When I think of December, the first thing that comes to my mind is Advent and Christmas. While that may seem to be the obvious topic to think about, there really are several other possibilities. I could think of the Church’s season of Advent. It does prepare us for Christmas, but its major theme is Christ’s Second Coming in triumph at the end of time. I could think of the Immaculate Conception, the holy day which is the patronal festival of the United States. I could think of Our Lady of Guadalupe, whose popularity has spread far beyond the Hispanic community. And then December holds the first day of the season of winter. And because December marks the end of the civil year, I should think of organizing my financial papers for income tax and spend the latter part of the month developing my resolutions for the New Year.
But instead, I think about Christmas. It is one of the greatest feasts of the Christian year, along with Easter and Pentecost. That is when we celebrate the birth of Jesus, the babe in the manger in Bethlehem, who is the eternal Son of God made man.
The basic truth of Christmas, celebrating the birth of Jesus the Messiah, God Incarnate, is plenty of reason for us all to rejoice and worship. But we have piled such an additional load onto our Christmas observance that worship is often almost lost in the shuffle.
Think about what weight Christmas must bear: we send Christmas cards to people we contact at no other time of the year. We must put up wreaths and Christmas trees and lights. It is the time of year above all others to visit relatives — “home for Christmas” is a sort of national motto. There is a Christmas dinner to plan and cook. And then we have Christmas presents to buy. No wonder the Christ Mass becomes an afterthought!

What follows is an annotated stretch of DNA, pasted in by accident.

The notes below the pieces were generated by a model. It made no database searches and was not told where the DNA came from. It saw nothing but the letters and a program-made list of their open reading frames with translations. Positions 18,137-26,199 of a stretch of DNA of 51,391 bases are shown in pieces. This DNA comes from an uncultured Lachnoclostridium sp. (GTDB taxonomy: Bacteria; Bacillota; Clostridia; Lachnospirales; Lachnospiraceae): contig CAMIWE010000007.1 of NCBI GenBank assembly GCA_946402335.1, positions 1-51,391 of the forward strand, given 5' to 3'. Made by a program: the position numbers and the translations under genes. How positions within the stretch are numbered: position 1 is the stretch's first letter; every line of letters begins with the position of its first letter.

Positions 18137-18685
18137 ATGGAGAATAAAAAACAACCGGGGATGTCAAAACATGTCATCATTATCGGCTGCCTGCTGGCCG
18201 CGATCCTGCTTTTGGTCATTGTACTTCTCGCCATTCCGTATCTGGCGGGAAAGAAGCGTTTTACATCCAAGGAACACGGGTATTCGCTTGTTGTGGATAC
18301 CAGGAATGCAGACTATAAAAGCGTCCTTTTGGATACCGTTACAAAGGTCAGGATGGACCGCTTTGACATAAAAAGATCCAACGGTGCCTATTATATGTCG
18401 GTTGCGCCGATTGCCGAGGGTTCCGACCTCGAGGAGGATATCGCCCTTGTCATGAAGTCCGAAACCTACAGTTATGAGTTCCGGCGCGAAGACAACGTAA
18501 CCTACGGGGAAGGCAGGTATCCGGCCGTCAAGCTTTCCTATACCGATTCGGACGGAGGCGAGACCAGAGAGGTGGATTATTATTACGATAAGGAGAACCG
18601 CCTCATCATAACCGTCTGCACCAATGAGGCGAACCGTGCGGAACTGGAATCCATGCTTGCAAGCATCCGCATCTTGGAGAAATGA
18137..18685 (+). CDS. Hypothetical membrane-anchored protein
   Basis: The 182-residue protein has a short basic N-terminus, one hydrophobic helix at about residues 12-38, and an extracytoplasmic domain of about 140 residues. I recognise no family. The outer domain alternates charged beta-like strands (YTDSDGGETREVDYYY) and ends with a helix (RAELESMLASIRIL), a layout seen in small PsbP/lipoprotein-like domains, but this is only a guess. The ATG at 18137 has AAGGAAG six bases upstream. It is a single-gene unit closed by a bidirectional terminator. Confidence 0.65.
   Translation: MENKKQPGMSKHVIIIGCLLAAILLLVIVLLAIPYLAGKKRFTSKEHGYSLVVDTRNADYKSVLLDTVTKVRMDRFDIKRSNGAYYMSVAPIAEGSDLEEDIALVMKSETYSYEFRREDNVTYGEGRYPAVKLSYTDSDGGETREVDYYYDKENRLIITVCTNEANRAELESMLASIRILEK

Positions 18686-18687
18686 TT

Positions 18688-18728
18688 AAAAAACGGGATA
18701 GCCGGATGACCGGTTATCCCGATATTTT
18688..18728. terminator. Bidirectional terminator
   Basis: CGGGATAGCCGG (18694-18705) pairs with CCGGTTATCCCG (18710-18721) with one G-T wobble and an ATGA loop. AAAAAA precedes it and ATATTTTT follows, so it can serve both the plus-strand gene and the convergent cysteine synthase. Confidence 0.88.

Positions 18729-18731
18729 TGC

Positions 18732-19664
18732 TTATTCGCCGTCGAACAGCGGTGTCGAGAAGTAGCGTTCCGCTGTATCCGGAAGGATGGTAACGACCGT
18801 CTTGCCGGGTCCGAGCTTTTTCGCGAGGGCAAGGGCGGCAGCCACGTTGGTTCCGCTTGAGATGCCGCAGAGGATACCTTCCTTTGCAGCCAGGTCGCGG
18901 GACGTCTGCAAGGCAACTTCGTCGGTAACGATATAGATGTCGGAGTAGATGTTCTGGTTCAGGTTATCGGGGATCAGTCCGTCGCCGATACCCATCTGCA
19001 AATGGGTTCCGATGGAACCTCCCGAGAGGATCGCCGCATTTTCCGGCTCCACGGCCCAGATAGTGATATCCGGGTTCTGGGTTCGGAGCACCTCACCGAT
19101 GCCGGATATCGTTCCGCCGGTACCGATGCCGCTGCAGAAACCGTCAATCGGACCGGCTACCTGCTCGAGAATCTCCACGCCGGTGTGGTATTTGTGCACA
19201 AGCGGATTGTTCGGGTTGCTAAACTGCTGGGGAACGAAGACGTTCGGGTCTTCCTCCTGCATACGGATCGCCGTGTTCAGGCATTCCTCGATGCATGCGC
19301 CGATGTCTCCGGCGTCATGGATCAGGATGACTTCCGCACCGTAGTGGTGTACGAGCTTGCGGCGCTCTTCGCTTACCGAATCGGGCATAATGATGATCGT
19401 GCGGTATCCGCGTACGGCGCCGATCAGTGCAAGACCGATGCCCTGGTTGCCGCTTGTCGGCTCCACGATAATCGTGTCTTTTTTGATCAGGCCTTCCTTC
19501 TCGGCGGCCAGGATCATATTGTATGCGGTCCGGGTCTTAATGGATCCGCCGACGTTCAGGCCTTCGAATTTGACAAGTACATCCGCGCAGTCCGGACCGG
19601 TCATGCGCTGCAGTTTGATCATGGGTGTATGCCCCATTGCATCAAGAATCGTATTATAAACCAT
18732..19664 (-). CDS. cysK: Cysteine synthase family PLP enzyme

Presents, at least, are a natural extension of the Christmas theme: “God so loved the world that he gave his only Son” (Jn 3:16). As God loved us and expressed it by giving his Son, so we, in turn, share the love we have received by giving to others. And it is natural to show the joy we feel at the birth of our Savior with decorations and festivities.
Maybe, though, we can combine our Christmas activities with our stewardship commitments. Treasure, although challenging, is the simplest. Shouldn’t the most expensive Christmas present we give be the one to Jesus whose birthday we are celebrating? Risen and glorified, he needs nothing we have. But his Body, the Church, continues Jesus’ mission here on earth and always needs additional resources.
Time and Talent may be a little more complicated, but can’t we spend a little more of our time in worship and prayer? Drop into the Church for a visit to the Christmas Crib and offer a prayer of thanks for the gift of God’s Son. Maybe you can attend Mass each day of the Christmas Octave. Have your family gather for prayers together in the morning or at dinner, in preparation for Christmas Day and through the Christmas season.
And Talent? There are lots of possibilities: Sing in the choir for the Christmas Masses. Help decorate the Church. Cook or bake for someone who is shut in. Invite someone who will be alone to share Christmas dinner with your family. Offer to work in a soup kitchen if you are alone. The possibilities are endless.
Yes, December means Christmas. But with a little planning, we can make this hectic time one of real blessing both for ourselves and others. Pray for me that I can keep Christmas properly, and I will pray for you. And by the way, have a merry Christmas!
Fr. Vijaya Raju Mareedu, SAC